Do fhaillsigud Tána bó Cúailnge‘On the recovery of (the) Táin bó Cúailnge

  • Late Old Irish, Early Middle Irish
  • prose
  • Medieval Irish literature about poets, Ulster Cycle
Do fhaillsigud Tána bó Cúailnge
‘On the recovery of (the) Táin bó Cúailnge
Or less literally, ‘How (the) Táin bó Cúailnge was found’ (see <DIL s.v. ‘foillsigud’>, a verbal noun of <DIL s.v. ‘foillsigid’>).

Thurneysen distinguishes between three recensions.

Recension 1 (Book of Leinster version)
Shortest version, which concludes with a list of remscéla to the Táin.
Recension 2 (Stowe version)
The list of remscéla is not incorporated into this text, but it precedes it in the MS.
  • Dublin, Royal Irish Academy, MS D iv 2 (992) [s. xv]
    ff. 47(49)vb.i–48(50)rbheading: ‘Do faillsiugud Tana bó Cuailngi in remscél-sa sís’beginning: ‘Iarsinní dia raibi etarport isna dainib moraib ro bátar i n-Érinn’
    Follows a list of remscéla to the Táin.
Recension 3 (Egerton version)
‘Mixed’ copies containing both LL and Egerton versions
  • Late Old Irish Early Middle Irish
  • “The two versions extant in LL and D iv.2 (FTBC I and II) appear to be Old Irish or, at least, late-Old Irish; whereas the younger version (FTBC III) may have been created during the late-Old Irish to early-Middle Irish period”; “The language of the earliest extant version in LL appears to be Old Irish but it is difficult to give it a definitive date because of the brevity of the text; there is not a sufficient number of significant linguistic features upon which to base a solid argument” (Cleary 2018: 60, 83). Similary, Kevin Murray says that “Apart from a light veneer of Middle Irish, the language of the narrative [of the Book of Leinster version] is Old Irish [...] It seems probable that the composition of the Finding of the Táin should be dated to the late Old Irish period (that is, to the ninth century)” and goes on to list relevant linguistic features (2001: 19).
prose (primary)
Textual relationships
Related: Táin bó CúailngeTáin bó CúailngeTromdámh GuaireTromdámh Guaire


Medieval Irish literature about poetsMedieval Irish literature about poets

Ulster Cycle
Ulster Cycle
id. 1797


Senchán TorpéistSenchán Torpéist
(fl. 6th–7th century)
Irish poet associated with Gúaire Aidne, king of Connacht; popular figure in Irish literary tradition, notably as one credited for having retrieved the Táin and, especially in Tromdám Gúaire, as the leader of a band of poets seeking to test the limits of Gúaire’s hospitality.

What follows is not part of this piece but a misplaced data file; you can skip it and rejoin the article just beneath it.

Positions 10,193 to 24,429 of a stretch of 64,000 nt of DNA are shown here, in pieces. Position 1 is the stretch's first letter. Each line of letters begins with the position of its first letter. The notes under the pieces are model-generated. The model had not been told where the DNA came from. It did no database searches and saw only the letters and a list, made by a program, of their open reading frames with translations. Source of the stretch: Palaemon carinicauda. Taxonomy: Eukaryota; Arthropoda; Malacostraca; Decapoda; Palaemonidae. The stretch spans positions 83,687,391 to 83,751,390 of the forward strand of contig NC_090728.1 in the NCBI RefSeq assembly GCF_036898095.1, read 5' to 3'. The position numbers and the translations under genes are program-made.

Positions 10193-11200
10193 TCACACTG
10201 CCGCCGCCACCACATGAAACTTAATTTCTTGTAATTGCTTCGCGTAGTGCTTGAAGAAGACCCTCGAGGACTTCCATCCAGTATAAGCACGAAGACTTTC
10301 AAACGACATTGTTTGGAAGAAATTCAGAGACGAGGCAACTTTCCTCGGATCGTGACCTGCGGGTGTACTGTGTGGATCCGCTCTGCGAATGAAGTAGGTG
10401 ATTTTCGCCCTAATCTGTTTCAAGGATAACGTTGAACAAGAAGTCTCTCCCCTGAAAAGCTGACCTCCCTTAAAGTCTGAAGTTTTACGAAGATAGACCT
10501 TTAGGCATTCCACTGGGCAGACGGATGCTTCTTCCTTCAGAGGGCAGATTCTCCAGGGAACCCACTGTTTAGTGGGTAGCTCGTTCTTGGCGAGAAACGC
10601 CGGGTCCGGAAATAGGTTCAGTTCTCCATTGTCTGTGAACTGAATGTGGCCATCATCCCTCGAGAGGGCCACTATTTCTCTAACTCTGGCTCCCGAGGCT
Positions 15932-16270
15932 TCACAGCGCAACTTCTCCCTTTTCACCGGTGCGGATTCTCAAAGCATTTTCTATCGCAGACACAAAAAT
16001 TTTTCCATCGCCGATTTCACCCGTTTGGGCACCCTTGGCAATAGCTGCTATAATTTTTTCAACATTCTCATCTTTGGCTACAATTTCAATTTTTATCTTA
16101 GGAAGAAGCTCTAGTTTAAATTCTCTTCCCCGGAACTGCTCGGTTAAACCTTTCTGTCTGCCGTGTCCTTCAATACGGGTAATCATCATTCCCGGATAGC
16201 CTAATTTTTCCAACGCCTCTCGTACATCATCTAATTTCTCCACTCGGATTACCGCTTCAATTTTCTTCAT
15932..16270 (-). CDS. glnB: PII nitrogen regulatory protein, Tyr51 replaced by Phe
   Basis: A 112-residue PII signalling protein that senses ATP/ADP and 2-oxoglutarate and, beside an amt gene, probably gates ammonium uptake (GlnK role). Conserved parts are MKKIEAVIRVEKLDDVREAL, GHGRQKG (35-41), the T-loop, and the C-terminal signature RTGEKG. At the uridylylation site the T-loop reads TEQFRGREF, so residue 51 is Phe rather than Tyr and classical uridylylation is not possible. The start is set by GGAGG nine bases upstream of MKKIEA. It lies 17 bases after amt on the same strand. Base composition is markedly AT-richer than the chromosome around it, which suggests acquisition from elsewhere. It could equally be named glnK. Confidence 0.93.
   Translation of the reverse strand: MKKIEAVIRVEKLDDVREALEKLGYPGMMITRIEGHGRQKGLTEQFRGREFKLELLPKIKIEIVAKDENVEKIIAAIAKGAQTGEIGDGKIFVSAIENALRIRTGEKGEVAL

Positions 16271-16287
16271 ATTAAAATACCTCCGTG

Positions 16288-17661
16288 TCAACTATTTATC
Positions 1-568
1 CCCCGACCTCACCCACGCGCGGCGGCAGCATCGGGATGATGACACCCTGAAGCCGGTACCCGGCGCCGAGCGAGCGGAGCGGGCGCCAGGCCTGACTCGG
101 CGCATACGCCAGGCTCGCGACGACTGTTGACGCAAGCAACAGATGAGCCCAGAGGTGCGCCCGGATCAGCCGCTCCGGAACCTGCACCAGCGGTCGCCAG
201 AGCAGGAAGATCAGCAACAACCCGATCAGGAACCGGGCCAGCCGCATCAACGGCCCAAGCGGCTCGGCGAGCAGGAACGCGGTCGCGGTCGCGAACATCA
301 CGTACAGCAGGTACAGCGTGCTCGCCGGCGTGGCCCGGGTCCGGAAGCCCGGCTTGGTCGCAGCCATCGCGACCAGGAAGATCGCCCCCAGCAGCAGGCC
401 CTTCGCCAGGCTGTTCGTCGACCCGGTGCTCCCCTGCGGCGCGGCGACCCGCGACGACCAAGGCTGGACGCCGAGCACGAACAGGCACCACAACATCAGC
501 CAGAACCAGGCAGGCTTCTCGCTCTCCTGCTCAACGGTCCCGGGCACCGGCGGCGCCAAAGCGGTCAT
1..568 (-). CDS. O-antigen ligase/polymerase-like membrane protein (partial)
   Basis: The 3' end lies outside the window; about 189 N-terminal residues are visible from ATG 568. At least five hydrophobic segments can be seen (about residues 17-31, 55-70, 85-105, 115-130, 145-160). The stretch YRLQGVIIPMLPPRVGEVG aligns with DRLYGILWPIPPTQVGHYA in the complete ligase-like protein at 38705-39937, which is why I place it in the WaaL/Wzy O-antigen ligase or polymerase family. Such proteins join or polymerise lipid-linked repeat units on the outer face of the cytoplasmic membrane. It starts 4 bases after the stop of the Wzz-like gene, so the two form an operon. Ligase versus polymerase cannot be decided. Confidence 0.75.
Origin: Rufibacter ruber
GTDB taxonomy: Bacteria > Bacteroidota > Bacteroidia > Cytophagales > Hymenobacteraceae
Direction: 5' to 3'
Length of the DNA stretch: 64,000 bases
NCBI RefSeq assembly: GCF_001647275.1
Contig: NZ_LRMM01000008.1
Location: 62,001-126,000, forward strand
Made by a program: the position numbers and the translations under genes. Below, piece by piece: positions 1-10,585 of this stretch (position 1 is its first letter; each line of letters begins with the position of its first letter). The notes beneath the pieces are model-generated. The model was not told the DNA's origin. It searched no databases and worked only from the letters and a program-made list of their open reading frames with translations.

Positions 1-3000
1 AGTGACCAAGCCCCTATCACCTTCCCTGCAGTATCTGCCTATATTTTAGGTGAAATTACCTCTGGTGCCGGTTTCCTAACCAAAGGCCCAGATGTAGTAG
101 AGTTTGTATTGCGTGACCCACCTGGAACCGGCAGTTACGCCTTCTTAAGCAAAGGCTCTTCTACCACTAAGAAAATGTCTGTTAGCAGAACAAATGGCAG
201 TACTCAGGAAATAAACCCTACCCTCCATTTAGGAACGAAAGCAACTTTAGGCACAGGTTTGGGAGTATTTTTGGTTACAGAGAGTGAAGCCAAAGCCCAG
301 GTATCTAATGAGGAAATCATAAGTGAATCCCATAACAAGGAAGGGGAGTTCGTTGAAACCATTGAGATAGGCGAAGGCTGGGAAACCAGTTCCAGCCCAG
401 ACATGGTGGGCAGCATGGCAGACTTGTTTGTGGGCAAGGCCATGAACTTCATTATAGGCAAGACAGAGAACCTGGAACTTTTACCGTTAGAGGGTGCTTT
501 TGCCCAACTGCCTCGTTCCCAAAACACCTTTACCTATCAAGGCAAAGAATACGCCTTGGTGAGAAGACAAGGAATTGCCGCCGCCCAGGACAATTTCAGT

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Emine úa NinéneEmine úa Ninéne
Entry reserved for but not yet available from the subject index.

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Muirgen mac SencháinMuirgein (Muirgen) mac Sencháin
Irish poet; son of Senchán Torpéist; sent by his father to seek knowledge of the Tain
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Fergus mac RóichFergus mac Róich
(time-frame ass. with Ulster Cycle)
warrior in tales of the Ulster Cycle; former king of Ulster in exile in Connacht; Medb’s lover
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Rudolf Thurneysen, ‘Zu irischen Texten’, Zeitschrift für celtische Philologie 12 (1918): 407.

Primary sources Text editions and/or modern translations – in whole or in part – along with publications containing additions and corrections, if known. Diplomatic editions, facsimiles and digital image reproductions of the manuscripts are not always listed here but may be found in entries for the relevant manuscripts. For historical purposes, early editions, transcriptions and translations are not excluded, even if their reliability does not meet modern standards.

[ed.] Meyer, Kuno [ed.], “Neue Mitteilungen aus irischen Handschriften: Die Wiederauffindung der Táin Bó Cúalnge”, Archiv für celtische Lexikographie 3 (1907): 2–6.
CELT – edition from Egerton 1782: <link> CELT – edition from Stowe D iv 2: <link> Celtic Digital Initiative – PDF: <link>
From Egerton 1782 and Stowe D iv 2.
[ed.] [tr.] Murray, Kevin [ed.], “The finding of the Táin”, Cambrian Medieval Celtic Studies 41 (Summer, 2001): 17–23.
LL version.
[dipl. ed.] Best, Richard Irvine, and M. A. OʼBrien, The Book of Leinster, formerly Lebar na Núachongbála, vol. 5, Dublin: Dublin Institute for Advanced Studies, 1967. xv + pp. 1119-1325.
CELT – pp. 1119-1192 and 1202-1325: <link>
LL version. direct link
[ed.] [tr.] Zimmer, Heinrich, “Keltische Studien 5. Über den compilatorischen karakter der irischen sagentexte im sogenannten Lebor na hUidre”, Zeitschrift für vergleichende Sprachforschung auf dem Gebiete der indogermanischen Sprachen 28, Neue Folge 8 (1887): 417–689.
Internet Archive: <link>
433–435 Edition from LL, with German translation.
[ed.] Carey, John, “Varia II: The address to Fergus's stone”, Ériu 51 (2000): 183–187.